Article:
After visiting Kauai last summer, we went to Honolulu where we joined a family hike in the Koolau Range that forms the backbone of Oahu. Shown above, we are hiking up the Wiliwilinui Ridge to the top of the Koolaus in the distance.
Kauai is beautiful, and a helicopter tour of Kauai was short and expensive, so I wanted to prepare for my first helicopter ride — selecting the helicopter tour, choosing the camera equipment and settings, and dressing for the ride. My post Kauai by Helicopter described what I saw on my helicopter tour; this post covers how I prepared and lessons learned.
On our first day on Kauai, I took a helicopter tour of the island. Seeing the Napali Coast from the air was the highlight, and there was more: a waterfall from the movie Jurassic Park, Waimea Canyon, and sheer cliffs with waterfalls. Kauai is a volcanic island with one of the rainiest spots in the world, where the rain erodes the hard rock, forming cliffs and feeding waterfalls.
To get photos without reflections from doors or windows, I rode a helicopter with the doors off. This post focuses on what I saw, and a second post will cover tips for taking photos on a Kauai helicopter ride.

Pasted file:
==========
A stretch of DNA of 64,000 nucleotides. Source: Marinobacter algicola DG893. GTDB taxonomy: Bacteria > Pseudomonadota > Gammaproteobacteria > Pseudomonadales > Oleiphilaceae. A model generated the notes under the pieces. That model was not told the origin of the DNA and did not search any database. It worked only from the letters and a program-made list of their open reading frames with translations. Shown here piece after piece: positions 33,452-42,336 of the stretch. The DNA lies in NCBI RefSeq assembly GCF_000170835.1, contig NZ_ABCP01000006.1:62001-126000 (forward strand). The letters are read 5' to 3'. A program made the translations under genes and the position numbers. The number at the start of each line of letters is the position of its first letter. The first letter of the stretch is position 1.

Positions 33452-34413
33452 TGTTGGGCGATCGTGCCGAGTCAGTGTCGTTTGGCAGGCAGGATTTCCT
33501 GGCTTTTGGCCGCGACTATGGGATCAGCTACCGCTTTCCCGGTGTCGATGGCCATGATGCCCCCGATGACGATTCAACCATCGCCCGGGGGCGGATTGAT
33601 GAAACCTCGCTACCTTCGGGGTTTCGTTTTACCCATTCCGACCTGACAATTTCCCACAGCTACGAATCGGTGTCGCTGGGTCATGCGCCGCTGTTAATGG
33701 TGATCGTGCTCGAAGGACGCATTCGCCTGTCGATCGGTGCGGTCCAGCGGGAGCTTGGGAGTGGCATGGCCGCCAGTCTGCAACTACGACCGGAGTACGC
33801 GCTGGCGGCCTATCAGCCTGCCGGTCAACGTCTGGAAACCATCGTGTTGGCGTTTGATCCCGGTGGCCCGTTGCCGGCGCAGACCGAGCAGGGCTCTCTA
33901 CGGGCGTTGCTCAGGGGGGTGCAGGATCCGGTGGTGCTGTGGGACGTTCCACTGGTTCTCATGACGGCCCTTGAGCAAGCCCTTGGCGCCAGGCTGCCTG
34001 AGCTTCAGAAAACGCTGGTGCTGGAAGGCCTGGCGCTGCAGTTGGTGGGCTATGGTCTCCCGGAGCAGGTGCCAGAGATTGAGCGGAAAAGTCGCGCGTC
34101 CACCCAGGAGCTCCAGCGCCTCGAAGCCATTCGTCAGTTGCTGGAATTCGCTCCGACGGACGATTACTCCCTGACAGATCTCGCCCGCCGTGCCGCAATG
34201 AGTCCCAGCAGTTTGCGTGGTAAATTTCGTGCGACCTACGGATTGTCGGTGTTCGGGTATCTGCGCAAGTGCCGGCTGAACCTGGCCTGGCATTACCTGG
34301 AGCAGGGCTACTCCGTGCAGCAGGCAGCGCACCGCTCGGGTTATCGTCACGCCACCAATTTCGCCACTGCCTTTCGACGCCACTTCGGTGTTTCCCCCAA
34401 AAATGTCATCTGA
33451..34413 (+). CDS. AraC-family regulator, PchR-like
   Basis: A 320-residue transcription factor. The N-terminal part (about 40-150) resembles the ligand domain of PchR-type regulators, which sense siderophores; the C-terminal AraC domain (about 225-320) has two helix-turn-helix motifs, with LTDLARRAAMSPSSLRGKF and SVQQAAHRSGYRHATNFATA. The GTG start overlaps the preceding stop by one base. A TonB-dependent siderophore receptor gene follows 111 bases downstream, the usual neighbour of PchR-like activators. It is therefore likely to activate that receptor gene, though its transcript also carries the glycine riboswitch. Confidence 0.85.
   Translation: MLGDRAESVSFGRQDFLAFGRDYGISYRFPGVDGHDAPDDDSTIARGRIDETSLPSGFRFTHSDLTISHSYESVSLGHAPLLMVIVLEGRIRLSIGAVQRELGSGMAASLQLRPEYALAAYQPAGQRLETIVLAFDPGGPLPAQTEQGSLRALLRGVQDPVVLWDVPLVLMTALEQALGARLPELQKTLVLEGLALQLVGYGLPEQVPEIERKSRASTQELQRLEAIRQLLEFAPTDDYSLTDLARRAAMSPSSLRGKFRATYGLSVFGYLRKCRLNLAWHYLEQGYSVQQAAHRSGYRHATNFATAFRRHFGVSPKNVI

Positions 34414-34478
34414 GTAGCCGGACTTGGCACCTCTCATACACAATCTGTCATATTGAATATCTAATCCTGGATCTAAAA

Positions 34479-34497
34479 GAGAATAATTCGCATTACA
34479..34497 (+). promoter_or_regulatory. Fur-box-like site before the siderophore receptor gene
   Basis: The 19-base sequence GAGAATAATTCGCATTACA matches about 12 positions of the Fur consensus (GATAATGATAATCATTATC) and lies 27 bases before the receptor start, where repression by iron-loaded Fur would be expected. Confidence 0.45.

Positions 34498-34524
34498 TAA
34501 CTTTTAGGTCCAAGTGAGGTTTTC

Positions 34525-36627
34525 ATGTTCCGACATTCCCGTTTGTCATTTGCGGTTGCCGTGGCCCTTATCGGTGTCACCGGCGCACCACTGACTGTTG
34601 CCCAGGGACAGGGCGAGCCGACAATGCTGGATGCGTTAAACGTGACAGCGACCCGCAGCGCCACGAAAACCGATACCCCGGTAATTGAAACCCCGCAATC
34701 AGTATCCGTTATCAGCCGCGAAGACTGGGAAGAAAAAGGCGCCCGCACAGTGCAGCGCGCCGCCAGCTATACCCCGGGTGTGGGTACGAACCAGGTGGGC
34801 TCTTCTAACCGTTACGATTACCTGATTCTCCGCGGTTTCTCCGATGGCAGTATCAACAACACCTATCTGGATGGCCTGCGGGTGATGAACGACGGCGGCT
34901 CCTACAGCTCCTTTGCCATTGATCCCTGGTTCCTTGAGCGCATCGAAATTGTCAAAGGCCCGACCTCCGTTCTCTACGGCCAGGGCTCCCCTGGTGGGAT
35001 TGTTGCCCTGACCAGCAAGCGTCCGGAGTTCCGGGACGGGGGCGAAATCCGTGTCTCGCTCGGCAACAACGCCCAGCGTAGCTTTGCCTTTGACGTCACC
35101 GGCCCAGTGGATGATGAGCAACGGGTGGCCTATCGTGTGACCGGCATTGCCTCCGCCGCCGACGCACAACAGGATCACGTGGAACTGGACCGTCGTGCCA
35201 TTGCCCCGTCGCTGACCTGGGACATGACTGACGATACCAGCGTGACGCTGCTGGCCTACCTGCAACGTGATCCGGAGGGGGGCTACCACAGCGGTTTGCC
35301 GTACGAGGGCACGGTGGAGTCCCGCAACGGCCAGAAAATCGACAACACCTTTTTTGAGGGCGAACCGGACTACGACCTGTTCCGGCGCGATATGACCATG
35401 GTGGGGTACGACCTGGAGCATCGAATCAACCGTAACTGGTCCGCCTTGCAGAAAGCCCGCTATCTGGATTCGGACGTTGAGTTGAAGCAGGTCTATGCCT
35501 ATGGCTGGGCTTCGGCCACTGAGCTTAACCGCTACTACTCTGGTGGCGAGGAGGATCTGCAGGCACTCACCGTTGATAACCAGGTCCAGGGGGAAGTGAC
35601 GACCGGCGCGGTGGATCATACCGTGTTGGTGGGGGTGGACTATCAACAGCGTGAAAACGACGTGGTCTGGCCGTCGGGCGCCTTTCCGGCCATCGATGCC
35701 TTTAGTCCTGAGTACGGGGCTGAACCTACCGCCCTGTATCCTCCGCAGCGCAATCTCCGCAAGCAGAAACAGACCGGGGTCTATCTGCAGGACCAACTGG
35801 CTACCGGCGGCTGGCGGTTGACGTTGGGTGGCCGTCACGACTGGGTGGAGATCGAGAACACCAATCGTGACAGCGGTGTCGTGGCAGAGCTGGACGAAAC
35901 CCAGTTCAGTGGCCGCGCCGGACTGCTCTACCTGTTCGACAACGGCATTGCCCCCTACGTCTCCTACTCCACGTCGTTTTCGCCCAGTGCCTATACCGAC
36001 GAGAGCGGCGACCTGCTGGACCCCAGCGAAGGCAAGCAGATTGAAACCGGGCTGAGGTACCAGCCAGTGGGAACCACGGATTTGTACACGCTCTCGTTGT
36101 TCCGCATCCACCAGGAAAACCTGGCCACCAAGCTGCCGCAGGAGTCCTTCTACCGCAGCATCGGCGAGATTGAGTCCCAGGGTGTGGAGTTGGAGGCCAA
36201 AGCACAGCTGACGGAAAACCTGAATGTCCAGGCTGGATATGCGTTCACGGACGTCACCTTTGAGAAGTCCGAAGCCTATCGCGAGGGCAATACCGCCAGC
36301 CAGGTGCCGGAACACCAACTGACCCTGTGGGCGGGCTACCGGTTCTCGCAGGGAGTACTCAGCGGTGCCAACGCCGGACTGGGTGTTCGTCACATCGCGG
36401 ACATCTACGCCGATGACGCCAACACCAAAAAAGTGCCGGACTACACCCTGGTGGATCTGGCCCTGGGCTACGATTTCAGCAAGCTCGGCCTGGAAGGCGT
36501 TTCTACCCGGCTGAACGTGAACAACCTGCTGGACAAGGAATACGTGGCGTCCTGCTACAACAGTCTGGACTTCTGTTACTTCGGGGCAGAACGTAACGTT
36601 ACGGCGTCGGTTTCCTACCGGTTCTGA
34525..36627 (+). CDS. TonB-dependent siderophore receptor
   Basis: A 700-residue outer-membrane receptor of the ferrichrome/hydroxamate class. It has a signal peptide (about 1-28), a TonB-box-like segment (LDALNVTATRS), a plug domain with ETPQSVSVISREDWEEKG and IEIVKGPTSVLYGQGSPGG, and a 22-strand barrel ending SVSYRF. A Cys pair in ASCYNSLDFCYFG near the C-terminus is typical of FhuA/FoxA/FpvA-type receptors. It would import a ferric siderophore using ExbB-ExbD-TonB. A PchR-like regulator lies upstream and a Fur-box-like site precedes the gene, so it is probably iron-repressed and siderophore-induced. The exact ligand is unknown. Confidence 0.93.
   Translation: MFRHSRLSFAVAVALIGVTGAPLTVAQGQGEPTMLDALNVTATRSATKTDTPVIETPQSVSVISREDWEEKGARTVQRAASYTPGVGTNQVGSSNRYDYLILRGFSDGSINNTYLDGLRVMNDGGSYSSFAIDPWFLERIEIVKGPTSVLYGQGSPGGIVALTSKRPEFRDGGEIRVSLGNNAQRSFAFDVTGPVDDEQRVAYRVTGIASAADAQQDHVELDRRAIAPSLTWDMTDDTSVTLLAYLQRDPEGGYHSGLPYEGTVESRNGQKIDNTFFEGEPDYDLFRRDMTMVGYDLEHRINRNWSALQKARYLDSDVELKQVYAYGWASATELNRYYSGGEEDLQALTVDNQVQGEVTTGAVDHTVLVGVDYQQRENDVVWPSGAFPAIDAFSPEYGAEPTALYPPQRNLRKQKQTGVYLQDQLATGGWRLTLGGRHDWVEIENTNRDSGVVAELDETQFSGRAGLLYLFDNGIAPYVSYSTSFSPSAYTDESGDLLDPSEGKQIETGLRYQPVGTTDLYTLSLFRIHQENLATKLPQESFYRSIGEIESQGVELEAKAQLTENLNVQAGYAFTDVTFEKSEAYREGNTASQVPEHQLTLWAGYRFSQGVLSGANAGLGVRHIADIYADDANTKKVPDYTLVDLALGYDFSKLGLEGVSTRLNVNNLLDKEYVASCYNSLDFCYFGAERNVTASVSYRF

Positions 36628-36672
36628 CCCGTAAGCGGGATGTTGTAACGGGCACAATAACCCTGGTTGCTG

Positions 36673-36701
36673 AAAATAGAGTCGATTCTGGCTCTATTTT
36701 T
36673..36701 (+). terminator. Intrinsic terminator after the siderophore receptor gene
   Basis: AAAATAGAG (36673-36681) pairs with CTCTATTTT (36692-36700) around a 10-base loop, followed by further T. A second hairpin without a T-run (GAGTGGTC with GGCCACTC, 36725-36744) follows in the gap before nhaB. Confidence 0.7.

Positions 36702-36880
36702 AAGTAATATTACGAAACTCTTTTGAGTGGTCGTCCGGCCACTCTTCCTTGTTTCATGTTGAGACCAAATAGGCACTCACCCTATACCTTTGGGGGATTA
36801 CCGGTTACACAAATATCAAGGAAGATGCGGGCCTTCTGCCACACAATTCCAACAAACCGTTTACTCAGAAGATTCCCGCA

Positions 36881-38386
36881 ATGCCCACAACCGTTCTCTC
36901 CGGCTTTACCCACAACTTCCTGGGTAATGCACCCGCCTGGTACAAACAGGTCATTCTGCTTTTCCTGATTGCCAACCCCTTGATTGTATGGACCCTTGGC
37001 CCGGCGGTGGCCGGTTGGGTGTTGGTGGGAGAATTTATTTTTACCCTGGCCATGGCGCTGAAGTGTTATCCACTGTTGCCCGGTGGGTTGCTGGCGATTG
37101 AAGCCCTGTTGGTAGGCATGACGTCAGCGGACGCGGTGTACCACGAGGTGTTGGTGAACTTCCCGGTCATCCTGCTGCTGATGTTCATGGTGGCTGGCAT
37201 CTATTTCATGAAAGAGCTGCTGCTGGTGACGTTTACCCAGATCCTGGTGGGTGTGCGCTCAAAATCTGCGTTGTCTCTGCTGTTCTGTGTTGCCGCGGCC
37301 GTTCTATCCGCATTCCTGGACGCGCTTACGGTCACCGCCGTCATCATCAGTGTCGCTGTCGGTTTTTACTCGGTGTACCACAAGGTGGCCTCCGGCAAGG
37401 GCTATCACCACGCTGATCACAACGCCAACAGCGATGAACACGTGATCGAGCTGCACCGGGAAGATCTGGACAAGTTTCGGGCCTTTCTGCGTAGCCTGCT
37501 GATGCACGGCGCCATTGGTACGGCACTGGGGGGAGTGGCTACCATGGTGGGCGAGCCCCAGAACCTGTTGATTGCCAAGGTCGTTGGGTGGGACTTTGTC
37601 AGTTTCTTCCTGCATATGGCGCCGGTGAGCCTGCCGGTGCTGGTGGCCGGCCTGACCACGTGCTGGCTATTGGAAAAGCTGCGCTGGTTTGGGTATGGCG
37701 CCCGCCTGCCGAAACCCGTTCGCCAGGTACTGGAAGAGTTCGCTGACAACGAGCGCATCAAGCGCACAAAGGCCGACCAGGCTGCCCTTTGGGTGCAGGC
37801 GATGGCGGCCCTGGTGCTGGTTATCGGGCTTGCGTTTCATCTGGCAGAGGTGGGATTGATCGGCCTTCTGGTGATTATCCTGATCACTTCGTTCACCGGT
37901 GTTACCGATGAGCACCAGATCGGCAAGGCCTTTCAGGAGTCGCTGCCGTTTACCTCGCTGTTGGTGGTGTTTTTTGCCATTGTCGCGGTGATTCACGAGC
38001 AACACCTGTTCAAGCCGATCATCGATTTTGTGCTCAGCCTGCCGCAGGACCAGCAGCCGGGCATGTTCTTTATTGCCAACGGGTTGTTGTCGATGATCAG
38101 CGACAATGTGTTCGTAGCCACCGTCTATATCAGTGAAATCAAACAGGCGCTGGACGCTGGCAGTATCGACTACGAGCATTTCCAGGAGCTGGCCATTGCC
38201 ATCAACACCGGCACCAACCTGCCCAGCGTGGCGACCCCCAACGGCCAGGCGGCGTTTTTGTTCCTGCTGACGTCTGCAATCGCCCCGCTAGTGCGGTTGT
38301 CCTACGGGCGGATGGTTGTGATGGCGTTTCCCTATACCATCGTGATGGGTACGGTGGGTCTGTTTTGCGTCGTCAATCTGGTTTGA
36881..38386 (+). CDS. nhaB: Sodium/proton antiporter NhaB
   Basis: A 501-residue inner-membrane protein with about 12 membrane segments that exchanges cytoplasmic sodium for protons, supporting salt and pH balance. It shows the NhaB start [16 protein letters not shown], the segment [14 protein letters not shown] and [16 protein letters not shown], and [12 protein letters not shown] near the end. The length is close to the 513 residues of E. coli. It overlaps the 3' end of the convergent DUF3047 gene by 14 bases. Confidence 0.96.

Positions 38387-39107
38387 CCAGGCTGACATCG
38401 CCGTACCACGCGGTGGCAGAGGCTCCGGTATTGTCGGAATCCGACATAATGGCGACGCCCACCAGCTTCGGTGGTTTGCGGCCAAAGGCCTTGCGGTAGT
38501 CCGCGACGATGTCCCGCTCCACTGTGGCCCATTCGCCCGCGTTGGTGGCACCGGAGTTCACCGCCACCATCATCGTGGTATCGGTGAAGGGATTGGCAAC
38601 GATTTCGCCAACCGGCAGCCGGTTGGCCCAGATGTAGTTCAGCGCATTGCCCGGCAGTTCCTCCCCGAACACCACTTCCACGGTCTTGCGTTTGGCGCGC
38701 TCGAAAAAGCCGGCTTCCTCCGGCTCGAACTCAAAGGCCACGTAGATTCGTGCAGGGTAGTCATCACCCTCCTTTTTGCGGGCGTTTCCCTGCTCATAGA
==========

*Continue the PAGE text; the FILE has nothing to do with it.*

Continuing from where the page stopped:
This summer we visited the island of Kauai in Hawaii, where we enjoyed Kauai‘s high cliffs, deep valleys, and water. For six million years, “high annual rainfall has eroded deep valleys in the central mountains, carving out canyons with many scenic waterfalls.”
Above is a sunrise from our condo, where the rising sun paints the beach and trees with a red glow.
On Hawaii’s Big Island, we searched for honu (the Hawaiian name for the green sea turtle) and stars. The Big Island has high mountains, and I wanted to photograph the Milky Way from there.
Shown above, a father and son fish at Kiholo Bay, where we looked for honu. We asked a Hilo family camping at the beach, but they hadn’t seen any either. Days later, they emailed us that their auntie saw honu when walking the other way from the parking lot.
We ate our way through Hawaii’s Big Island, feasting on local specialties. The Big Island is big enough so you don’t want to backtrack much, so we planned our drives for both sights and food.
After landing in Hilo, we drove downtown for poke and papayas. We bought this ahi poke bowl from Suisan Fish Market and ate it next door. Pieces of raw tuna with seaweed and green onions on rice, it was excellent. Leaving Hilo, we stopped again to pick up another bowl for dinner near Volcano.